On the day that Roy Halladay decided to hang 'em up, he said, ironically, he wants to be remembered for not quitting.
After a 16-year career -- the final four which he spent with the Phillies -- in which he was the game's most dominant pitcher for a decade, finally retiring on Monday was not quite quitting. Halladay battled to the very end -- perhaps a bit too long.
From 2002-11, Doc led all starting pitchers in wins (170), innings (2194.2), K/BB (4.57), WAR (60.9) and complete games (63). His ERA (2.97) and WHIP (1.111) trailed only Johan Santana, who spent the same time period pitching in more pitcher-friendly parks like the Metrodome and Citi Field.
Then, from 2012-13, the decline began -- rapidly. Over two years, he went 15-13 with a 5.15 ERA, 2.54 K/BB, 0.0 WAR, one complete game and 1.292 WHIP.
"It was more steady than people knew," Halladay admitted at his press conference, at which he retired as a member of the Blue Jays (although a Phillies hat sat perched on the table as well).
"There were times in the seasons before where later in the game it would be a challenge. ... Things were starting to change a little bit. The frustrating part was in the past through working out, research, talking to the trainers, I found a way to work through those things."
Although it was a shoulder issue that led to several stints on the DL, it was really a pinched nerve in his back, he admitted, that caused him to overcompensate with his shoulder -- which led to the injuries.
"It feels as good as it ever has," Halladay said of his shoulder. "Unfortunately I can't get 'em out. But it feels good."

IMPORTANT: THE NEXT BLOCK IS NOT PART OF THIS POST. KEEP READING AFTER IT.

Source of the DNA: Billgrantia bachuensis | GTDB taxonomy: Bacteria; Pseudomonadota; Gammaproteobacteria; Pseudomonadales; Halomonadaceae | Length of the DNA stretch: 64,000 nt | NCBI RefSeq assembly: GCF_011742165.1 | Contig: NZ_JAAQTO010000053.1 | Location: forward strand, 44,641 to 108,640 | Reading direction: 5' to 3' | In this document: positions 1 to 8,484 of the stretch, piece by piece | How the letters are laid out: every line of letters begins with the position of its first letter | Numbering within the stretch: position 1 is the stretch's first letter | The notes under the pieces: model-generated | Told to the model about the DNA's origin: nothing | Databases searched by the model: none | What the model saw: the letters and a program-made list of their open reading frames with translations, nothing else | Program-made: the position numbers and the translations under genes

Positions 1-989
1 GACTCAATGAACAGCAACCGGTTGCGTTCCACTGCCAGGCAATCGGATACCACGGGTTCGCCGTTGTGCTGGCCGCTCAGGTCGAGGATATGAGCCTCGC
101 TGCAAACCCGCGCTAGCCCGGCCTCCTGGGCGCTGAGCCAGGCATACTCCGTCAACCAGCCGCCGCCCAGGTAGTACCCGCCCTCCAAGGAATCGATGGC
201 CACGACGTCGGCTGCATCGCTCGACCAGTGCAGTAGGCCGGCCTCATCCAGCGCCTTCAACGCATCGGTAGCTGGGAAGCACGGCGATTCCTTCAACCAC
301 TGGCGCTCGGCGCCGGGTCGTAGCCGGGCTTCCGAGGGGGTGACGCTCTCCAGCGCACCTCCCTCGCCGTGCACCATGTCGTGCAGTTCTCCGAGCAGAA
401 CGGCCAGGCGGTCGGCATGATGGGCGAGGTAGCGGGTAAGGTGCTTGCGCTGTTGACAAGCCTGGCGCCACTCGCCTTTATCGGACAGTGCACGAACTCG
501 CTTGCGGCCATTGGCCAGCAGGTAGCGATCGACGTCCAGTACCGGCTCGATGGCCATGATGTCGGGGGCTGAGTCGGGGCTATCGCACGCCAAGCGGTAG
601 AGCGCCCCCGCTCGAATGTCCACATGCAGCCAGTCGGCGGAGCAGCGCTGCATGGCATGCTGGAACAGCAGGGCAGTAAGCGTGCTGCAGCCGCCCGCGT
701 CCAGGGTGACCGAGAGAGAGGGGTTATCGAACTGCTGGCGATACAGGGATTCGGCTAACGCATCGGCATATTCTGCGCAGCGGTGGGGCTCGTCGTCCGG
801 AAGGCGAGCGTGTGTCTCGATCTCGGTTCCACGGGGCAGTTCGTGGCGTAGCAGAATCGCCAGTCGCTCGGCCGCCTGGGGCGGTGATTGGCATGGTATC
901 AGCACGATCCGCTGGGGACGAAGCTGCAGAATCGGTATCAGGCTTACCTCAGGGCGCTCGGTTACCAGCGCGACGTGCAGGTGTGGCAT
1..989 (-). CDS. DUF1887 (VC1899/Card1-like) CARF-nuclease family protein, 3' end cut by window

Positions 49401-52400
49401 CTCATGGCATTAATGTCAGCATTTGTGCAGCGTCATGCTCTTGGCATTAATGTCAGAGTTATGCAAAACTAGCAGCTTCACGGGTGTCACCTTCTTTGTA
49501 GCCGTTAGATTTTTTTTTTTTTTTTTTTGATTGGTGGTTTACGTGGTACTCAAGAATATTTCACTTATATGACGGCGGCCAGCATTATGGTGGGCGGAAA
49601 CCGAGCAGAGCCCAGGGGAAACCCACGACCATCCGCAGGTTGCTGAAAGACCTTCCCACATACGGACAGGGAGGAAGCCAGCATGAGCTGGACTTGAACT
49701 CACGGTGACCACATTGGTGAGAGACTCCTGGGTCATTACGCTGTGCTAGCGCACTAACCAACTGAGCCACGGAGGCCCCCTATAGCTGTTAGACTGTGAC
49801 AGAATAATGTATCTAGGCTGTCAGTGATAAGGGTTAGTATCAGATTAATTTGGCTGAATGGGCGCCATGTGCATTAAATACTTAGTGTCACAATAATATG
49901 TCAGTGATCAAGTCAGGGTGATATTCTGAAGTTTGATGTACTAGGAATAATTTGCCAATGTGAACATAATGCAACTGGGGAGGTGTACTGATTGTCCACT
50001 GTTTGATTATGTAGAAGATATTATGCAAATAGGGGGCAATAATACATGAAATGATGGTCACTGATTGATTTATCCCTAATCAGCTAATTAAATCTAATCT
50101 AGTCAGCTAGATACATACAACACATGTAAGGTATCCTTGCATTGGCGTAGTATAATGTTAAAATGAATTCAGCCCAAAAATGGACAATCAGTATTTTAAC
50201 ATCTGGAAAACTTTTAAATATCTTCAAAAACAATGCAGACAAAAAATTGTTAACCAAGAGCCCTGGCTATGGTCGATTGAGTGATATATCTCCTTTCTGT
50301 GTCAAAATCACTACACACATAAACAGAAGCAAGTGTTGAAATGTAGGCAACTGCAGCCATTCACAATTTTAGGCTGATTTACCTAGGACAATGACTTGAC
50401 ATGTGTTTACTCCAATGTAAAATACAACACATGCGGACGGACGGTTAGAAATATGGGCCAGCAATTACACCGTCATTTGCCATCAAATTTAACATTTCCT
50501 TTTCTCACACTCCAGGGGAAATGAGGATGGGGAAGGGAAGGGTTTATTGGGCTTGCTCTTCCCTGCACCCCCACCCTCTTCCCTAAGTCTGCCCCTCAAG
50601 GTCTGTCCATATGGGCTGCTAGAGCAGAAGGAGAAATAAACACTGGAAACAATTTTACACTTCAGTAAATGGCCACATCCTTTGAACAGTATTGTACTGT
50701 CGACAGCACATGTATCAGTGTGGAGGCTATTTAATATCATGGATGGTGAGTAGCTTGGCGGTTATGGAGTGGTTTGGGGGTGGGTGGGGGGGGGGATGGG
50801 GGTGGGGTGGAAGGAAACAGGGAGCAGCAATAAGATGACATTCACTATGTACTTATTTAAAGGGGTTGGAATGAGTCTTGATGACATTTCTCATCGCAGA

Although he spent the majority of his career in Toronto, Halladay's best years undoubtedly came in Philadelphia, where he went 40-16 with a 2.40 ERA, 17 complete games, five shutouts, 1.041 WHIP, 6.75 K/BB, a perfect game, a postseason no-hitter and a Cy Young award.
"As much fun as I had in Toronto, and as great of an experience as that was -- and it was the bulk of my career -- Philadelphia was kind of the icing on the cake for me," he said.
Regrettably, Halladay did not accomplish what he came to the Phillies to do, which was win a World Series. But he had no regrets about leaving the Blue Jays for the Phils to take that risk.
He called being involved in the postseason runs of 2010 and 2011 "some of the best experiences I had in baseball."
"The one thing I took away from that is you can have the best team on paper" -- no doubt the Phillies did, both years -- "you can have the team that wants it the most, but when a squirrel runs across home plate," he said, "there's nothing you can do about that."
Halladay even hinted at a potential involvement in baseball again down the line, perhaps as a coach, but not until his kids, Braden and Ryan, are grown up. For now, he plans to help coaching their baseball teams.
"I've always wanted to win a World Series. Maybe down the road I can be a part of it in another aspect," he said.
No reporter questioned Halladay on his thought of potentially being a Hall of Famer (he is) or on the Blue Jays or Phillies retiring his number, but one did ask why he decided to retire as a Blue Jay.
"I'd love to retire with two teams -- I don't think that's possible," he said. "I want the Phillies organization to know, I want the fans to know how much I enjoyed my time there, how much they meant to me."
And so, one of the all-time greats is left to his legacy. Along with the accolades and the great moments (sorry, Doc, your 7-6 win over the Tigers in '02 doesn't stand out for us as much as it does for you), Halladay will indeed be remembered for his refusal to quit -- like when he pitched through injury in the 2010 NLDS, or his 42 complete games from 2007-11 -- even on the day he technically did.
So Roy, how has retirement been treating you?
"It's actually a very peaceful feeling," he claimed.